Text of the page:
What's wrong with this code?

Discussion in 'Python' started by Stone Li, Jul 23, 2012.

  1. Stone Li

    Stone Li Guest

    I'm totally confused by this code:

    Code:

    > a = None
    > b = None
    > c = None
    > d = None
    > x = [[a,b],
    > [c,d]]
    > e,f = x[1]
    > print e,f
    > c = 1
    > d = 2
    > print e,f
    > e = 1
    > f = 2
    > print c,d
    >
    > Output:


    None None
    > None None
    > 1 2
    >



    I'm expecting the code as:

    > None None
    > 1 2
    > 1 2
    >
    >


    What's wrong?
    And this question made my GUI program totally out of control.
    Thanks[?]
     
    Stone Li, Jul 23, 2012
    #1
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  2. On 23/07/2012 15:50, Stone Li wrote:
    > I'm totally confused by this code:
    >
    > Code:
    >
    > a = None
    > b = None
    > c = None
    > d = None
    > x = [[a,b],
    > [c,d]]
    > e,f = x[1]
    > print e,f
    > c = 1
    > d = 2
    > print e,f
    > e = 1
    > f = 2
    > print c,d
    >
    > Output:
    >
    > None None
    > None None
    > 1 2
    >
    >
    >
    > I'm expecting the code as:
    >
    > None None
    > 1 2
    > 1 2
    >
    >
    >
    > What's wrong?
    > And this question made my GUI program totally out of control.
    > Thanks


    c = 1 and d = 2 are overwriting the variable c (= None) and d (= None)
    with new variables 1 and 2. As x already captured c and d while they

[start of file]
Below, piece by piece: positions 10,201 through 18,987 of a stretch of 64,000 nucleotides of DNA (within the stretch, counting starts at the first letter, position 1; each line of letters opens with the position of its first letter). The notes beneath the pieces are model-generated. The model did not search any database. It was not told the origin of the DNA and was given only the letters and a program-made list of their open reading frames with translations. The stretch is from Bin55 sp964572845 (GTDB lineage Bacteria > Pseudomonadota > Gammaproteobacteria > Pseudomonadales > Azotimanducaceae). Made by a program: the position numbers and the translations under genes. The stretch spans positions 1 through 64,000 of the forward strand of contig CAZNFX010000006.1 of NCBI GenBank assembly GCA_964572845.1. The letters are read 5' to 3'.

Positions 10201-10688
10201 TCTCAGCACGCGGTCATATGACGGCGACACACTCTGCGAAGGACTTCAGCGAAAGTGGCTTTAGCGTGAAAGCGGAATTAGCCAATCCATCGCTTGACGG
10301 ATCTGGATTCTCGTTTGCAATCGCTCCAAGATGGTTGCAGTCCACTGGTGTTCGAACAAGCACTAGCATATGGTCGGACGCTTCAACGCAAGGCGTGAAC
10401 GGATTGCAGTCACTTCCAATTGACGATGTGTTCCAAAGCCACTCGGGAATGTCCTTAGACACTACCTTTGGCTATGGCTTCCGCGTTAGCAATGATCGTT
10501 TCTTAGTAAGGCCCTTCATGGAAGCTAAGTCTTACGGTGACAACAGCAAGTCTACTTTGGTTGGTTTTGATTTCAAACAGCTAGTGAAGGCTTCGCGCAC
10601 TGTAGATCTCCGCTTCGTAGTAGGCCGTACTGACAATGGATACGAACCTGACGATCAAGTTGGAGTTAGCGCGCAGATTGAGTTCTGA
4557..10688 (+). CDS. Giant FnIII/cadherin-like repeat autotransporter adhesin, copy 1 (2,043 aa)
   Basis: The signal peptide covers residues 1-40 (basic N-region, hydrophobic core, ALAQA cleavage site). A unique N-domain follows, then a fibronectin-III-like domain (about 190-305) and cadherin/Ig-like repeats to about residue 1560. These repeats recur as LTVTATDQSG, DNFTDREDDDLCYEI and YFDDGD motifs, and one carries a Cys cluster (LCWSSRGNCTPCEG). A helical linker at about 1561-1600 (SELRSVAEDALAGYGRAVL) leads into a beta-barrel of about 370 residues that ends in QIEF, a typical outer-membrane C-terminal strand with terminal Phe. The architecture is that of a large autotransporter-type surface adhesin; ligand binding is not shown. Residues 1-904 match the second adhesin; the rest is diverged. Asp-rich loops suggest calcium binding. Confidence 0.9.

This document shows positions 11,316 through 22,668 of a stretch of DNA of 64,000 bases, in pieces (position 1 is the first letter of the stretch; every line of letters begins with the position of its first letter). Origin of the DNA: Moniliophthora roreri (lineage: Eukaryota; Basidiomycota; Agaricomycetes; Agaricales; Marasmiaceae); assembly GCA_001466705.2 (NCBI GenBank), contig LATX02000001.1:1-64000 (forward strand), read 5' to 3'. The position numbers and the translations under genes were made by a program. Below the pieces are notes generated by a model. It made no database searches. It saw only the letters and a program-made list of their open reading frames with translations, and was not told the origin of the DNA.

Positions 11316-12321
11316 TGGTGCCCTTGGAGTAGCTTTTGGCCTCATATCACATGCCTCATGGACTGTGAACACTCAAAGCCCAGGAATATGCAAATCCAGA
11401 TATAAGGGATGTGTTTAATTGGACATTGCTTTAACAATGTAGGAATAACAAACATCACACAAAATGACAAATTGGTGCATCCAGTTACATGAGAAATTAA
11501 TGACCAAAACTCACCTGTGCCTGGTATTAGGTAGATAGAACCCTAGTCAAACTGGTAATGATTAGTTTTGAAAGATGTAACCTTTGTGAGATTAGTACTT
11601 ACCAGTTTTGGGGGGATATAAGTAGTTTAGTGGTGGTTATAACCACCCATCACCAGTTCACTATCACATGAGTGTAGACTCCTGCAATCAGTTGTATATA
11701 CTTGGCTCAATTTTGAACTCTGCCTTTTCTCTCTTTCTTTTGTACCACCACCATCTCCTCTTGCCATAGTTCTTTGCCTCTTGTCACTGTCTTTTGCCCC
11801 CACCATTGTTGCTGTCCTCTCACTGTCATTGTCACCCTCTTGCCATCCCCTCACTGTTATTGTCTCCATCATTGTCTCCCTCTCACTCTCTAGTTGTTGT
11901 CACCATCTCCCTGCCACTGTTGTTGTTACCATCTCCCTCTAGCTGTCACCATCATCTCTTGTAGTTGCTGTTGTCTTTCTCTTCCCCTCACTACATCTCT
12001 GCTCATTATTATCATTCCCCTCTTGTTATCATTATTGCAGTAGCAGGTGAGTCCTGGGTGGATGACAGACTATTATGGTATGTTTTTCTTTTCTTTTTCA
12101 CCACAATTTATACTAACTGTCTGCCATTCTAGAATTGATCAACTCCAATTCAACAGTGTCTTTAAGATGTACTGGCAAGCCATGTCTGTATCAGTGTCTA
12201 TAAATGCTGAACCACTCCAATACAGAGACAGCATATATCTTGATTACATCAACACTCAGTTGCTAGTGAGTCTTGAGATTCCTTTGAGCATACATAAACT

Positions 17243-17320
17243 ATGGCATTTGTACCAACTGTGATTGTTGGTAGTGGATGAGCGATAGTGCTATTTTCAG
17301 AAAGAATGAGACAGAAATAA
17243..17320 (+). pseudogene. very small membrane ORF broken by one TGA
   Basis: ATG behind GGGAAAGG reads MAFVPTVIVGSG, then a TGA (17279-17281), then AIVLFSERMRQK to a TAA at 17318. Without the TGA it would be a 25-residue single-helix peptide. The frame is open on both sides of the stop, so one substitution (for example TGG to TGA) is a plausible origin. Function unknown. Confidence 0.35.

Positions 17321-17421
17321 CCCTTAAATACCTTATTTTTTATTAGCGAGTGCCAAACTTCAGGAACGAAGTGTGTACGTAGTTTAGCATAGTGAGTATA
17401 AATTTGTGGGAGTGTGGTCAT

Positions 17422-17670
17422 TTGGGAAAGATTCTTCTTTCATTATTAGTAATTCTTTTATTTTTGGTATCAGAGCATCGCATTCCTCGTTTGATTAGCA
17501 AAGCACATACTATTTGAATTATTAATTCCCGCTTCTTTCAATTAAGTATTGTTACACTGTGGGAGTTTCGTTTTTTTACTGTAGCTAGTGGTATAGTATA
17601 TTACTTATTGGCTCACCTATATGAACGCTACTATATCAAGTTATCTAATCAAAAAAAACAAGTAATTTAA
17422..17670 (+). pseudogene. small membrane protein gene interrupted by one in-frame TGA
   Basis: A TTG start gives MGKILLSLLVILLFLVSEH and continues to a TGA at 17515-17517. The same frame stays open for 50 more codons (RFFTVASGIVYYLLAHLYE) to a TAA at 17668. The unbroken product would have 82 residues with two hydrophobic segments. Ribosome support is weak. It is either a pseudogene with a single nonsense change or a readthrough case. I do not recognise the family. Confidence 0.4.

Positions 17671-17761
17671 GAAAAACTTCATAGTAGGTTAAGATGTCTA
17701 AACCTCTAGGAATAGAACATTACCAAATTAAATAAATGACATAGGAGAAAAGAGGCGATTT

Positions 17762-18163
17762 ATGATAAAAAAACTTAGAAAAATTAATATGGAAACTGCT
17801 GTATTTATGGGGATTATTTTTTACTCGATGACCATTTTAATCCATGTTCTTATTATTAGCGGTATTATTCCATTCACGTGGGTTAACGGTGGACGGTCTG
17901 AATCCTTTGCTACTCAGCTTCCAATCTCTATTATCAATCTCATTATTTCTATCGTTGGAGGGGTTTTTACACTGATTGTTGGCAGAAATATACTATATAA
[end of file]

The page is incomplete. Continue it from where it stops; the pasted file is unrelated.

were none, the variables e and f do not change (not would the, even if
    you subsequently changed x)

    Python is a statically scoped language, whereas the functionality you
    are expecting would be an example of dynamically scoped.

    Care to reveal your programming background?

    ~Andrew
     
    Andrew Cooper, Jul 24, 2012
    #2
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  3. On 24/07/2012 02:19, Andrew Cooper wrote:
    > On 23/07/2012 15:50, Stone Li wrote:
    >> I'm totally confused by this code:
    >>
    >> Code:
    >>
    >> a = None
    >> b = None
    >> c = None
    >> d = None
    >> x = [[a,b],
    >> [c,d]]
    >> e,f = x[1]
    >> print e,f
    >> c = 1
    >> d = 2
    >> print e,f
    >> e = 1
    >> f = 2
    >> print c,d
    >>
    >> Output:
    >>
    >> None None
    >> None None
    >> 1 2
    >>
    >>
    >>
    >> I'm expecting the code as:
    >>
    >> None None
    >> 1 2
    >> 1 2
    >>
    >>
    >>
    >> What's wrong?
    >> And this question made my GUI program totally out of control.
    >> Thanks

    >
    > c = 1 and d = 2 are overwriting the variable c (= None) and d (= None)
    > with new variables 1 and 2. As x already captured c and d while they
    > were none, the variables e and f do not change (not would the, even if
    > you subsequently changed x)
    >
    > Python is a statically scoped language, whereas the functionality you
    > are expecting would be an example of dynamically scoped.
    >
    > Care to reveal your programming background?
    >
    > ~Andrew
    >


    <duck and cover>

    strictly speaking Python doesn't have variables, it has names. This
    will possibly start a flame war which, by the standards of this ng/ml,
    will be an intense conflagration, hence the duck and cover.

    </duck and cover>

    --
    Cheers.

    Mark Lawrence.
     
    Mark Lawrence, Jul 24, 2012
    #3
  4. On Tue, Jul 24, 2012 at 2:23 AM, Mark Lawrence <> wrote:
    > strictly speaking Python doesn't have variables, it has names. This will
    > possibly start a flame war which, by the standards of this ng/ml, will be an